Singapore Toy, Game & Comic Convention

Hiding her comic talent

Jem And The Holograms cover (left) by Agnes Garbowska (far left).
Jem And The Holograms cover by Agnes Garbowska (above).PHOTO: SINGAPORE TOY GAME & COMIC CONVENTION

Artist Agnes Garbowska, known for her whimsical work on My Little Pony books, was afraid of being ostracised for being a nerd in school

When comic artist Agnes Garbowska was in high school in Canada, she never dared to bring her comic book collection to classes for fear of being ostracised by her peers.

"Being a nerd sucked. You were the one whom everyone made fun of and nobody liked. I used to hide my comic collection at home because I was trying to fit in with the girls."

Then a boy changed her life.

She realised she was not such a freak after a male friend unintentionally chanced upon her hidden stash of comic books during a visit to her home.

"When he found my comics in my drawer, I went like, 'Oh my god, oh my god.' Then he said, 'You read comics? That's the coolest thing ever!' And I was like, 'They actually think it's cool and now being a nerd is cool.'"

The 30-year-old Poland-born artist was speaking to Life from Los Angeles, where she lives, ahead of her attendance at the Singapore Toy, Game & Comic Convention (STGCC) this weekend.


Jem And The Holograms cover (above) by Agnes Garbowska. PHOTO: SINGAPORE TOY GAME & COMIC CONVENTION

The artist best known for her whimsical work on full-colour comic book series My Little Pony: Friendship Is Magic, which is based on the animated television show of the same name, could not be happier with how things have turned out for her.

She says with a laugh: "Everyone wants to read comics and watch movies now. Thank goodness, because it's making the industry explode and giving me more work, so please everyone, be happy and be a nerd."

It was almost natural that she would become an artist - she was drawing 24/7 as a child.  She recalls how she, perpetually armed with a pencil or crayon, would frequently get in trouble with the teachers for doodling on her homework during lessons. "If the teacher was talking about geography, I would draw little mountains on the sides of the paper. I even got detention once because I over-decorated the pages; they were always very colourful and the teachers didn't really appreciate that," she says.

She has illustrated many other titles such as Victories For Dark Horse, Li'l Vampi For Dynamite Entertainment and Soulfire Annual for Aspen Comics, as well as provided artwork for Marvel's Girl Comics and Spider-Ham 25th Anniversary Special.

Garbowska, who describes her style as "Western-meets-Japanese art", does not believe she would have had achieved the same level of success in her career had she not moved with her family to Canada from Poland at age four.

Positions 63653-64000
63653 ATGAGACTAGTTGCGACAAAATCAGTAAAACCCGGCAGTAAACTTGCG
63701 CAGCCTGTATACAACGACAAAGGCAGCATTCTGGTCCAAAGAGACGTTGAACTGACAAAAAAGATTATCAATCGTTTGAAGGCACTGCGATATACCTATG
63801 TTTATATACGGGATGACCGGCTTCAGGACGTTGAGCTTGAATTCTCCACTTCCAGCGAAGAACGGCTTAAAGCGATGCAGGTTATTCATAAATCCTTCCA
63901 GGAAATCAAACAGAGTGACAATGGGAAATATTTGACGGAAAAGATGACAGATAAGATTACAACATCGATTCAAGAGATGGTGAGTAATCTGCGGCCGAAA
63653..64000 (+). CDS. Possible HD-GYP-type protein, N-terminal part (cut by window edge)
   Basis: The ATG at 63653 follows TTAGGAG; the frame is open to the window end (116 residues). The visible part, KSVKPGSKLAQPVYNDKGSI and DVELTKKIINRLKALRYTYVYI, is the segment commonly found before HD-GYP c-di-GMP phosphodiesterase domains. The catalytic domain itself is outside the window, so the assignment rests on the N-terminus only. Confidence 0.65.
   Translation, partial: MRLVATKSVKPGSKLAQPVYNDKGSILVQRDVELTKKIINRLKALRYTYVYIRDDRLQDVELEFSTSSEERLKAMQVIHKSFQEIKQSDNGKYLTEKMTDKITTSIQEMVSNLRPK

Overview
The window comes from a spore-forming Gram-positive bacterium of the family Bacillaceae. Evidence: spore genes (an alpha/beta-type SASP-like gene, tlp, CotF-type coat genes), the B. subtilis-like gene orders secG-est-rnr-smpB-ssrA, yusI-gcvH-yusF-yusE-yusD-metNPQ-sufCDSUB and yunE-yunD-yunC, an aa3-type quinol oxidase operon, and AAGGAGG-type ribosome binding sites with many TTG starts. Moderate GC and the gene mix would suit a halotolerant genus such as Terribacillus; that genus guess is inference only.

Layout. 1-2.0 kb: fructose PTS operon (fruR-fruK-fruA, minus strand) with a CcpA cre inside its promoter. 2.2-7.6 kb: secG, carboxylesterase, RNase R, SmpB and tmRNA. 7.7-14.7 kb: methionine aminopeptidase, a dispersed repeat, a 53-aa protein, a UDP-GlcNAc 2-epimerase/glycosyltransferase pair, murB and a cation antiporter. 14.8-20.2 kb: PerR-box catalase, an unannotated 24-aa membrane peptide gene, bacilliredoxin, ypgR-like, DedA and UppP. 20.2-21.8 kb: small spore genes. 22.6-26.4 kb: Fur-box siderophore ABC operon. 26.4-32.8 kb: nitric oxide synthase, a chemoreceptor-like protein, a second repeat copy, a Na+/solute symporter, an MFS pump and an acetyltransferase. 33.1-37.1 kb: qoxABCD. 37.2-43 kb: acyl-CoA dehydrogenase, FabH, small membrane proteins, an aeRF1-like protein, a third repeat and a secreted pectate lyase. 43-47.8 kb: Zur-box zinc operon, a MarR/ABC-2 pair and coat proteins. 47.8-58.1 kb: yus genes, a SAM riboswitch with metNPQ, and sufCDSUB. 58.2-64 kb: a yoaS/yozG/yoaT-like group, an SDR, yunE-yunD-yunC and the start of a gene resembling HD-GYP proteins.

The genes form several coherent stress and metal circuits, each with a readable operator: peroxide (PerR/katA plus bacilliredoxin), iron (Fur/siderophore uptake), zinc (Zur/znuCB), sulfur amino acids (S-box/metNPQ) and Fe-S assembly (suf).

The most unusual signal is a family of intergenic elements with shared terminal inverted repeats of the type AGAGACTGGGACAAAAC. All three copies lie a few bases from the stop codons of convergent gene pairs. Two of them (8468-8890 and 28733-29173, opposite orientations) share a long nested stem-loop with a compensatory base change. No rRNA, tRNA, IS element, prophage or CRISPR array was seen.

"It's very different there (Poland) and I would not have had the same opportunities to pursue art. I don't think I would have been as influenced by my environment (in Poland) because growing up in Canada, I was surrounded by art, anime, comics and a lot of people who also love art," she says.

  • BOOK IT / SINGAPORE TOY, GAME & COMIC CONVENTION 2015

    WHERE: Sands Expo and Convention Center Level 1, Halls B & C, Marina Bay Sands

    WHEN: Saturday and Sunday, 10am to 8pm

    ADMISSION: $19 for a one-day pass and $28 for a two-day pass (list of ticket retailers at www.singaporetgcc.com/tickets-queues)

    INFO: www.singaporetgcc.com

With her long blonde Goldilocks hair and large doe eyes, Garbowska hardly looks anything like the tomboy she professes to be - one who "used to kick boys in the shins", loves playing video games and has been weaned on comics such as X-Men, Supergirl, Witchblade, Soulfire and The Tenth.

Having always regarded herself as one of the boys, the artist will be speaking at the Singapore convention's Women In Comics panel on Saturday about breaking barriers in the comic book industry. Also on the panel is Canadian comic book artist Camilla d'Errico.

Garbowska says: "It was once a male-dominated industry, but women are slowly starting to take over. We have Nicola Scott and Amanda Connor who draw the sexiest women ever for DC comics and most of the people who work on My Little Pony are female. I think we have a good 50-50 mix."

She is thrilled so many people have embraced the My Little Pony franchise, especially the Bronies - adult males who are fans of the My Little Pony: Friendship Is Magic television show.

Describing her first experience of BronyCon, an annual fan convention for Bronies, as "phenomenal", she says: "It's awesome that Bronies are that passionate about My Little Pony, which is about six female friends going on adventures and learning about friendship. It's pretty much like Teenage Mutant Ninja turtles, except that the four guys have been replaced with colourful, neon, happy ponies. Everyone should be allowed to like whatever they like as long as it's healthy."

A version of this article appeared in the print edition of The Straits Times on September 08, 2015, with the headline 'Hiding her comic talent '. Print Edition | Subscribe